Dissent from Traditional Plan dominates United Methodists' top court meeting

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Bishop Gregory Palmer reviews the results of a key vote on church policies about homosexuality on Feb. 26, 2019, during the special session of the General Conference of The United Methodist Church, held in St. Louis, Mo. The vote, which failed, would have substituted the One Church Plan for the Traditional Plan. (RNS/UMNS/Paul Jeffrey)

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Chicago — Earlier this year the United Methodist Church's top court upheld much of the Traditional Plan, strengthening the denomination's language barring its LGBTQ members from marriage and ordination.

But questions about that plan still dominated the Judicial Council meeting this past week in suburban Evanston, Illinois.

"The matters before us are neither academic nor abstract. They are where we and the church live," Bishop Kenneth H. Carter, president of the denomination's Council of Bishops, said during an Oct. 30 public hearing, according to United Methodist News Service reports.

The Council of Bishops had asked the Judicial Council to decide the "constitutionality, meaning, application and effect" of several petitions adopted as part of the Traditional Plan by a special session of the General Conference, the denomination's decision-making body, held in February in St. Louis.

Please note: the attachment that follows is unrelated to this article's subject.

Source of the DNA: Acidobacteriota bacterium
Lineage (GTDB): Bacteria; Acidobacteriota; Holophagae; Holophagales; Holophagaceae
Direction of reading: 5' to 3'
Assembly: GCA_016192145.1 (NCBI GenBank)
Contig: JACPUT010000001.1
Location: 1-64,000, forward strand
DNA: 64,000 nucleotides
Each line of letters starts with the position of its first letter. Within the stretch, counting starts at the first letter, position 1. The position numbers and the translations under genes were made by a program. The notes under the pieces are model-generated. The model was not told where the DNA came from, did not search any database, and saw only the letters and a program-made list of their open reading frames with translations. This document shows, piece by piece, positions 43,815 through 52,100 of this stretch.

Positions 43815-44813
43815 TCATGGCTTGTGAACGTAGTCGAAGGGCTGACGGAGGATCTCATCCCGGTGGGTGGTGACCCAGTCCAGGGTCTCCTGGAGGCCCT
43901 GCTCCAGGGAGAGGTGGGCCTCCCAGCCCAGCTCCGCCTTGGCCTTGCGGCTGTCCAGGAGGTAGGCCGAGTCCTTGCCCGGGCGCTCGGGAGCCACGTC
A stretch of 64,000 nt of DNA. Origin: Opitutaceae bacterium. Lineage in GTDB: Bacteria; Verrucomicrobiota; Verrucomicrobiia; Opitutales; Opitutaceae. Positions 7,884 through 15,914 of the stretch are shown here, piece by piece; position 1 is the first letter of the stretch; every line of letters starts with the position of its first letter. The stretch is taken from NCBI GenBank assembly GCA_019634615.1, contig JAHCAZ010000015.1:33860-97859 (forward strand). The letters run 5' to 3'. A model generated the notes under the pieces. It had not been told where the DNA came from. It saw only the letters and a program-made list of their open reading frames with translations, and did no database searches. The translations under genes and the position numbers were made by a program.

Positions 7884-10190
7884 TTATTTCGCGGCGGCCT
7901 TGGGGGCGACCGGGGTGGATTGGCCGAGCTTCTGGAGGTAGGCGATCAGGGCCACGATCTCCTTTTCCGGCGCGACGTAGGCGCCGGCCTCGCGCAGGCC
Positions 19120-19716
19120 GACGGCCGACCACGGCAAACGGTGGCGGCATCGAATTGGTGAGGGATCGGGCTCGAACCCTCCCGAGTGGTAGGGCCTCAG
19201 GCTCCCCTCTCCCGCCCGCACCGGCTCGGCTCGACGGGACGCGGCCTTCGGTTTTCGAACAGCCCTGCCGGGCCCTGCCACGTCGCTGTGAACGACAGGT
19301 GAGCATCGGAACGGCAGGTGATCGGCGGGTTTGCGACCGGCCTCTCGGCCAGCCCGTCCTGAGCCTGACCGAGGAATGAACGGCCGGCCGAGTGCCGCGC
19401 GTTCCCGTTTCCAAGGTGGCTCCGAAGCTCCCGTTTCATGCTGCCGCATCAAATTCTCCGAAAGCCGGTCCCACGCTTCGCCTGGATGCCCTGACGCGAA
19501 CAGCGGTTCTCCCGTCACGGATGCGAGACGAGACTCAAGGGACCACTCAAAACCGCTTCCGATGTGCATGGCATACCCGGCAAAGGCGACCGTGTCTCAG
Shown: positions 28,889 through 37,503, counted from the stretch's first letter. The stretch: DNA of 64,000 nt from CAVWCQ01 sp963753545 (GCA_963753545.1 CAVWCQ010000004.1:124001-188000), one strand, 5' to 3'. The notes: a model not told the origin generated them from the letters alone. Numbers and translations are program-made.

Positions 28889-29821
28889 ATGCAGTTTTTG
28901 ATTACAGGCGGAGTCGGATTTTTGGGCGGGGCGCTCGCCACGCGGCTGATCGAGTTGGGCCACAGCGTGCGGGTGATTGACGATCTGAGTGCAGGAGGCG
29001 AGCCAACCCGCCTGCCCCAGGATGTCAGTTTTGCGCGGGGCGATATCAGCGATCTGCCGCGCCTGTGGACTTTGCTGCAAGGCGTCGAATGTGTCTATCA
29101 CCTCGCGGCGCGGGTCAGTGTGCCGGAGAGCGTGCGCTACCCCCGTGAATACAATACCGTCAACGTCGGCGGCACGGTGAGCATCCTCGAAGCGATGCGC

The Book of Discipline states that "the practice of homosexuality is incompatible with Christian teaching" and that "self-avowed practicing homosexuals" cannot be ordained as ministers, appointed to serve or be married in the church.

The Traditional Plan further defines a "self-avowed practicing homosexual" as a person who is "living in a same-sex marriage, domestic partnership or civil union or is a person who publicly states she or he is a practicing homosexual."

The plan also bars bishops from consecrating, ordaining or commissioning "self-avowed practicing homosexuals" even if they have been elected or approved by the appropriate church body. It prohibits those church bodies from approving or recommending them as candidates, as well.

It also strengthens current complaint procedures and penalties in the Book of Discipline. A clergy member who performs a same-sex wedding will face a minimum one-year suspension without pay for the first offense and a loss of credentials for the second.

In April, the Methodist's high court ruled that the plan was passed was constitutional. But the denomination's bishops have their doubts.

The bishops petitioned the court about several details of the plan. Specifically, they wanted to know if the Tradition Plan's definition of a "self-avowed practicing homosexual" is constitutional. And they wanted to know if that plan applies to current clergy who had been approved under previous versions of the rules.

For now, the court did not issue an opinion. 

The court also left legislation in place that allows churches that leave the denomination to keep their property, saying that legislation went into effect at the close of the special session in February. 

The legislation has been controversial because of allegations of improper voting during February's general conference.